Monday, December 31, 2012

Remembering Mrs. Alston …

My mom and Mrs. Alston in 2009.

Mrs. Betty Alston was my second grade teacher and our next door neighbor in Searcy. This sweet lady went on to be with the Lord a few weeks ago, and our family will certainly miss having her close by.

I have a couple of very strong memories from Mrs. Alston’s classroom. These were special lessons she shared with a room full of 7 and 8 year-olds … things that “stuck” and changed our lives for the better:

1) Mrs. Alston taught us to always be curious … to always keep our eyes open. Why, you never know what you might find along the way. And, if you look very hard, you might even spot an arrowhead lying on the ground.

I am still looking for arrowheads.

2) Mrs. Alston taught us that, when wishing a sick person to feel better, we should always add the word “soon” to the end of our greeting. For example, instead of saying, “I hope you get well,” you should say, “I hope you get well soon!”

I have been adding “soon” to all of my cards and letters ever since.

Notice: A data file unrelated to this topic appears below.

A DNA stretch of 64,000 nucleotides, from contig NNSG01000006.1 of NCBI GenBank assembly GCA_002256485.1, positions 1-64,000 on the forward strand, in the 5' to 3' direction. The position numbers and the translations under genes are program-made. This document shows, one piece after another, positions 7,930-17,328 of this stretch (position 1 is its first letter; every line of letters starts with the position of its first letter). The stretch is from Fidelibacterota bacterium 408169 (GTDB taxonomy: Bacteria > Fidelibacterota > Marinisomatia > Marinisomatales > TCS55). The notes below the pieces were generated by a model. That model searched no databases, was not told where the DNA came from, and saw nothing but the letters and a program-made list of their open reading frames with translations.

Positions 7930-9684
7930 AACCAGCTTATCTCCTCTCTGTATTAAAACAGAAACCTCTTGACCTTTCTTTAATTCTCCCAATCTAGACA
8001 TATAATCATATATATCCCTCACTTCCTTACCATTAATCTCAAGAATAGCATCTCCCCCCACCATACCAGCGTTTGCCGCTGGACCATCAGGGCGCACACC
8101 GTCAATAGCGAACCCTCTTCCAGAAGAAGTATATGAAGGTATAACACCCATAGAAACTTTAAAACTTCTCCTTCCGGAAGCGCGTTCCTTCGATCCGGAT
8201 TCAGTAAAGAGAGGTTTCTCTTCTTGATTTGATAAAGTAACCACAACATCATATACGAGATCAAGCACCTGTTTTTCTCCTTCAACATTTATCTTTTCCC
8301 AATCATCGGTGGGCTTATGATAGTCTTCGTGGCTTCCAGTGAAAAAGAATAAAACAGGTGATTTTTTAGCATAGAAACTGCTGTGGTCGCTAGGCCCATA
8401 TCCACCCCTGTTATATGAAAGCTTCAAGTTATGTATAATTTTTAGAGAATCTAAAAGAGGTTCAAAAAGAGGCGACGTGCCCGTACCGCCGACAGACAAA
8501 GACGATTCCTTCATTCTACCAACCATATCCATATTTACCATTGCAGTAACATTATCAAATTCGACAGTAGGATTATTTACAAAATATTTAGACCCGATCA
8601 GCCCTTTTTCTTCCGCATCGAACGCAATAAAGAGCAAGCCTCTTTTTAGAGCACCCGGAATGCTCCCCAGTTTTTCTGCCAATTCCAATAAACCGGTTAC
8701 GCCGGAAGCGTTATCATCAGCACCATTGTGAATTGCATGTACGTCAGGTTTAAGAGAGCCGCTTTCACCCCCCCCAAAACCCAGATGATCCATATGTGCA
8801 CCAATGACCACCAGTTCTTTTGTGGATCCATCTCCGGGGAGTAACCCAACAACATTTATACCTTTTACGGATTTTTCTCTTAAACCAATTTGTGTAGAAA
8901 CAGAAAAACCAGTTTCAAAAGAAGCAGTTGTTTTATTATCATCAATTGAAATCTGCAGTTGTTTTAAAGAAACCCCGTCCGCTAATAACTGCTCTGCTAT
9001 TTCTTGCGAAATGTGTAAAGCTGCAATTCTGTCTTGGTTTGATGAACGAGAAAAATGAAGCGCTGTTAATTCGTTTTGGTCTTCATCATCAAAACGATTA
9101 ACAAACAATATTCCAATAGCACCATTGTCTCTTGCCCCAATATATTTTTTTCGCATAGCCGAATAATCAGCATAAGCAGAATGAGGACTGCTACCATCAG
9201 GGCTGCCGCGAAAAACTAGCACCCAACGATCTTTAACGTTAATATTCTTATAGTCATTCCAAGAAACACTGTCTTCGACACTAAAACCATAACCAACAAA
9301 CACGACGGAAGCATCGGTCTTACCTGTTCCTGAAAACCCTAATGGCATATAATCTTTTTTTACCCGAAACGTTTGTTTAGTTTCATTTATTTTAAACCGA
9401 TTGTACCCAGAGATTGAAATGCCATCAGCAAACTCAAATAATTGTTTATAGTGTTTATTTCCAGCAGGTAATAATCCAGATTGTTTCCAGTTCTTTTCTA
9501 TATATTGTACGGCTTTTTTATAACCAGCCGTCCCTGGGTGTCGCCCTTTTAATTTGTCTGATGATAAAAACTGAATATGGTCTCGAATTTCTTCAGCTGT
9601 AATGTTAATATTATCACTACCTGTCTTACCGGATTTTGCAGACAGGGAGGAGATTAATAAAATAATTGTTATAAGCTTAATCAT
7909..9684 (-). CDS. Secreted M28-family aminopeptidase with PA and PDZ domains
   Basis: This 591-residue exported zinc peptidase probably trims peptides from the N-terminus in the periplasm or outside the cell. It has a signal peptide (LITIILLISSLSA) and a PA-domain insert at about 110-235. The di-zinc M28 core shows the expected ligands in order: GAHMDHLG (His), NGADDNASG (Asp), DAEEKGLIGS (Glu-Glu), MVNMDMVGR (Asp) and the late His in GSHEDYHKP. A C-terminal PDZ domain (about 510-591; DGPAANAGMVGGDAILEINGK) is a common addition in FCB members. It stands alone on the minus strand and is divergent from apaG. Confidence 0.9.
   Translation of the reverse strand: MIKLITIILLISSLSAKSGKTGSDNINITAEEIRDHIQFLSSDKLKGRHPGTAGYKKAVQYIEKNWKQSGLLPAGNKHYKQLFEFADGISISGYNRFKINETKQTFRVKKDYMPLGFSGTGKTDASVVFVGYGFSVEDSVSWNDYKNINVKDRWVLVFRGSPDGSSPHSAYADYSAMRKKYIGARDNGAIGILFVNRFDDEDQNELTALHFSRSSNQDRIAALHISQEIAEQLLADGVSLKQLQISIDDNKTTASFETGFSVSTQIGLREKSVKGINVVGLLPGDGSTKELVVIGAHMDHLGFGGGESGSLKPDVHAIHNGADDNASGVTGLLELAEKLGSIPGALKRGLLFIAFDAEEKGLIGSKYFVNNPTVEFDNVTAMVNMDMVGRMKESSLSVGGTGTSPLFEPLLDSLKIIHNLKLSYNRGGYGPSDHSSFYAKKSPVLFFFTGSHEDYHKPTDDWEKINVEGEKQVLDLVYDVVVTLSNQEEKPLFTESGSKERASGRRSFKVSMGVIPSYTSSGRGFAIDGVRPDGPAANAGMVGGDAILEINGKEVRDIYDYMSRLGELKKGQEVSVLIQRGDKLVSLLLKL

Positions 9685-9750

Thank you for all you taught us, Mrs. Alston. We look forward to seeing you again …

… soon!

Monday, December 24, 2012

Happy Holidays!

More thoughts about women and the church coming in January ... but until then, have yourself a ...

Sunday, December 16, 2012

A Woman Called

Sara and her husband, John, have two children, Nate and Brynn.  She currently teaches in the Religion Department at Rochester College, in the Detroit area.

My book, A Woman Called, was released this year. I spent several years creating, writing, rewriting, and getting the book published. There were days that my thoughts exited my fingertips and entered a computer screen, sometimes page by page as fast as I could type, but more often, I typed slowly, word by word or letter by letter as I poured out my prayers about my call to church ministry and preaching.

Sometimes, as I wrote, I naively told myself that when I was finished, I would never again discuss the topic of women in church ministries. I would let the book serve as my definitive declaration on the controversial topic.